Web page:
Finally at 315 my mom showed up. Kyle had loaded up the car and we were ready to go. I finished up having another contraction and was relieved to have the calm in between, I didn’t want to move I just wanted to rest while I had a second before my next one started, but he urged me to go so I got in the car. I crawled in the backseat so I had room to lie down or move around a little.  At this point I was having contractions probably about 1-2 minutes apart lasting 1 minute. I couldn’t think straight let alone time them. It had only been one hour and fifteen minutes since I woke up at two, everything got so painful, so crazy, so fast. All I could think about was getting to the hospital and getting the sweet relief of an epidural. If I could have used the phone, I would have seriously called the hospital and asked them to have one ready for me when I got there. They contractions kept coming, and I remember praying “Please god give me rest, please god give me rest.” I just needed a break to regroup and rest. I was able to breathe through a few contractions and be silent, even though the pain was excruciating I really focused and concentrated, and I took in every sweet second when I wasn’t having one. At one point Kyle looked back and jokingly said “Alice? You alive?” When we were about halfway there I said “Kyle I feel like I need to push!” he calmly replied “no, no, you’re fine don’t push.” I fought the urge as long as I could. As we were exiting the freeway I couldn’t sit, I literally felt like I was sitting on a bowling ball, I leaned onto my side or grabbed onto the handle above the window and held myself up.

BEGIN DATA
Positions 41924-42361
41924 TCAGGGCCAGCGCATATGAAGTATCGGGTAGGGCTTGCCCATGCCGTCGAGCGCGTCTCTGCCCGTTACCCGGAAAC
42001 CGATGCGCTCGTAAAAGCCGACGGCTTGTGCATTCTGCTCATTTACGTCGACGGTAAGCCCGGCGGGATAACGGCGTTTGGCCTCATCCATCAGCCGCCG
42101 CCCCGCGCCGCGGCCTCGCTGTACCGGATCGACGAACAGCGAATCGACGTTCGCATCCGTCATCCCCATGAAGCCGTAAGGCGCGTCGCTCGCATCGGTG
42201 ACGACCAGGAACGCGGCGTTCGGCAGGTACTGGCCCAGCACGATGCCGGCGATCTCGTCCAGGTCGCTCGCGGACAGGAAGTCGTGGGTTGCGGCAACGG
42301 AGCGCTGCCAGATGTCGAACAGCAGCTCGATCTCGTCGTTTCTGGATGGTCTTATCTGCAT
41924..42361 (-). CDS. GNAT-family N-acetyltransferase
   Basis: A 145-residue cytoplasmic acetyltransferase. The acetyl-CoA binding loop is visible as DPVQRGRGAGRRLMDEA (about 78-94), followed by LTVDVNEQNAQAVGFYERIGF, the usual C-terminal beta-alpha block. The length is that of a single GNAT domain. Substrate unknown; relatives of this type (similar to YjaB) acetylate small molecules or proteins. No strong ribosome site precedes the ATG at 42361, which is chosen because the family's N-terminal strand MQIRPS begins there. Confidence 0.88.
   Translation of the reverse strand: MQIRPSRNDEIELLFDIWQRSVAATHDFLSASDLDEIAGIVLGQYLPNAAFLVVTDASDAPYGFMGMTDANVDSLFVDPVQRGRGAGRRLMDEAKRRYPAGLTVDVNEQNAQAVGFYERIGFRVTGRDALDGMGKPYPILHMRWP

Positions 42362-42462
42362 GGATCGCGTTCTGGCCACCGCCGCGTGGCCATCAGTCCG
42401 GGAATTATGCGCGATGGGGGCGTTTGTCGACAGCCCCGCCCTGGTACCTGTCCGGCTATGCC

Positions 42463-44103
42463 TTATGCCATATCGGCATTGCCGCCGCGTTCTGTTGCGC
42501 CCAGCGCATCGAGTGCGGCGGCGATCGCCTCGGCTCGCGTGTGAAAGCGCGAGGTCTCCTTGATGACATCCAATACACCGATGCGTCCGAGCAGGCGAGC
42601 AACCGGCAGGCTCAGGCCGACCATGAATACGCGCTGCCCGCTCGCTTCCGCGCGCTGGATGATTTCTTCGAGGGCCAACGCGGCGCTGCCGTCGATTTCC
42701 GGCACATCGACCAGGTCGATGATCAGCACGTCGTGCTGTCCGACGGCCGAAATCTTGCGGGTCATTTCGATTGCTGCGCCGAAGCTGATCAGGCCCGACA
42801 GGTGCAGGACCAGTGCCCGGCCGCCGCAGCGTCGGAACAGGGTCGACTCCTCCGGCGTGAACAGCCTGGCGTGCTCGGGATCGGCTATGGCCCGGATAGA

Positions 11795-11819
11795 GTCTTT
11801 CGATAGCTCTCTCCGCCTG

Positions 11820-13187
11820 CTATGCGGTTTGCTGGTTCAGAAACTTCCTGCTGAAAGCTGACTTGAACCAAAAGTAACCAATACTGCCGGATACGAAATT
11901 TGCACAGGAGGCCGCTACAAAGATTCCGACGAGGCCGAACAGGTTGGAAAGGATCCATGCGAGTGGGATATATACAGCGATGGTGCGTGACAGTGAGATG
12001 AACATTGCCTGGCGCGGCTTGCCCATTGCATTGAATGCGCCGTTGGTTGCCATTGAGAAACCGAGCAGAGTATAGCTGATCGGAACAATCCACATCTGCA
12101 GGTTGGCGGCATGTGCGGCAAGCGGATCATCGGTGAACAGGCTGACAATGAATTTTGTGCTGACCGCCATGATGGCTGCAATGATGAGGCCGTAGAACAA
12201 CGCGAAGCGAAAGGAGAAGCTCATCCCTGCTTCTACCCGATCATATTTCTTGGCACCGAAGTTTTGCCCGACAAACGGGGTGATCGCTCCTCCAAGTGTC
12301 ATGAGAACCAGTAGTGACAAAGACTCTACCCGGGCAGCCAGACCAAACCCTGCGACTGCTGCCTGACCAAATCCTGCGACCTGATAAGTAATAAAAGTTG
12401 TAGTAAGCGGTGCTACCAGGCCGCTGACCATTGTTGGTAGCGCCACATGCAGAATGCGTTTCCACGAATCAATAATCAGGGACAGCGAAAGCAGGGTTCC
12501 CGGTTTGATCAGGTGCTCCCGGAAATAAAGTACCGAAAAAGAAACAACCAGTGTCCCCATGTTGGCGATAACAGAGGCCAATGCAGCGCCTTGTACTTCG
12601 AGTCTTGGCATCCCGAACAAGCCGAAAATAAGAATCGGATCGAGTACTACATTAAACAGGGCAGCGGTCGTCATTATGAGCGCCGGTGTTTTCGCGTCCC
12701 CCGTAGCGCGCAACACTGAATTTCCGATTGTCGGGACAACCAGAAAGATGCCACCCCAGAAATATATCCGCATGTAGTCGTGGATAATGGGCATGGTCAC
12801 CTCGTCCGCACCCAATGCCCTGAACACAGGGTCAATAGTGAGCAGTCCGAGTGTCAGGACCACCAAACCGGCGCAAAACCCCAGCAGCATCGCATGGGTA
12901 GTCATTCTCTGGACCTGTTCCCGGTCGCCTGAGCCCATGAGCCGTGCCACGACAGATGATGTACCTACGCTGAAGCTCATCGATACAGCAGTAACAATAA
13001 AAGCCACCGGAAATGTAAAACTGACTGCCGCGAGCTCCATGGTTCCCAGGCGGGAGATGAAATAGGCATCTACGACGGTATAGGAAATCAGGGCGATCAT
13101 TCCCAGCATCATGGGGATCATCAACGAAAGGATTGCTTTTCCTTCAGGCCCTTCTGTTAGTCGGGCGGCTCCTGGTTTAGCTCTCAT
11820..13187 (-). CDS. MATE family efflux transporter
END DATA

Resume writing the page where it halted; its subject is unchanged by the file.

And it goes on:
We pulled to the emergency room and Kyle ran out to grab a wheelchair, at that point I could fight the urge to push, I pushed and my water broke in the backseat of my new car. He met me with the wheelchair and I said “my water just broke!” “Are you sure?” he said. Oh yes, there was no mistaking that. From here on was like something from a movie. Kyle quickly rolling me in in the wheelchair saying “my wife is about to have a baby!” The people at the desk were very calm and asked me what my last name was about 4 times before we both yelled “PRIM! P-R-I-M!” I told them I was literally about to have this baby, and the other people waiting in the emergency room looked entirely freaked out. The nurse told Kyle he couldn’t leave the car there so he ran outside and moved it 20 feet to a parking spot while a nurse wheeled me upstairs. I kept telling her to hurry, but when we were in the elevator, I reached down and with another push, felt Isaacs head. That poor nurse started to panic going “oh my gosh, um, um!’’ the doors opened and she ran as fast as she could when she heard me give out a loud “ahhh-HURRY!” The double doors to labor and delivery opened and I looked down to see if I could see his head, I was met by about five nurses and told them “his head is almost out!” as I was holding my hand on his head right at the edge. I will never forget the feeling of shock and complete amazement as I was holding his head while he was entering into the world. It was so surreal.  Even though I knew I that along with having a natural birth, that means you have to feel everything. I was scared about tearing and no medicine to dull the pain. Surprisingly though pushing was NOT the hard part. It was more of a relief to be able to push since I had been fighting the urge for a while. It was what my body had been telling me I needed to do. While I did start to feel the “ring of fire” moms talk about, it was very slight and not painful and lasted only a few seconds since the actual delivery was so fast. The nurses ran me into a hospital room, ripped off my pants, and while still in the wheelchair I pushed his head the rest of the way out, then his shoulders seconds later, all in the same contraction. I grabbed Isaac and pulled him onto my stomach.  Right there in the wheelchair. Barely in even in the room. They unhooked his cord from around his right shoulder and I pulled him up more onto me, seeing his face for the first time. Those few moments were filled with complete awe for me. I will never forget seeing his face, and being overwhelmed with love. There is nothing else like seeing your child for the first time. You already are so in love with this little person in your tummy, every kick and twist and turn reminds you that they are in there. You imagine them, think about them, and wait to meet them. Then when you do, it’s the most amazing thing ever. I just kept thinking as I looked at him for the days that followed, “you’re here, you made it.” While I was still in the wheelchair, I heard Kyle walk in behind me, (only about 3 minutes after Isaac had arrived). I will NEVER forget the look on his face, when he saw me sitting in the wheelchair, holding our son. Complete shock and awe. He rushed over and cut the cord once it had stopped pulsating, and held his son for the first time as I walked over and climbed in the bed. My midwife showed up to deliver the placenta and check on me. I was so in love with my baby that nothing else around me mattered at that moment. I was able to push out the placenta while Isaac attempted to nurse for the first time. The oxytocin released from that helped me contract and finish delivering it. After a minute of nursing Isaac fell asleep and slept on my chest for almost 3 hours. I just stared, sleep was the last thing on my mind.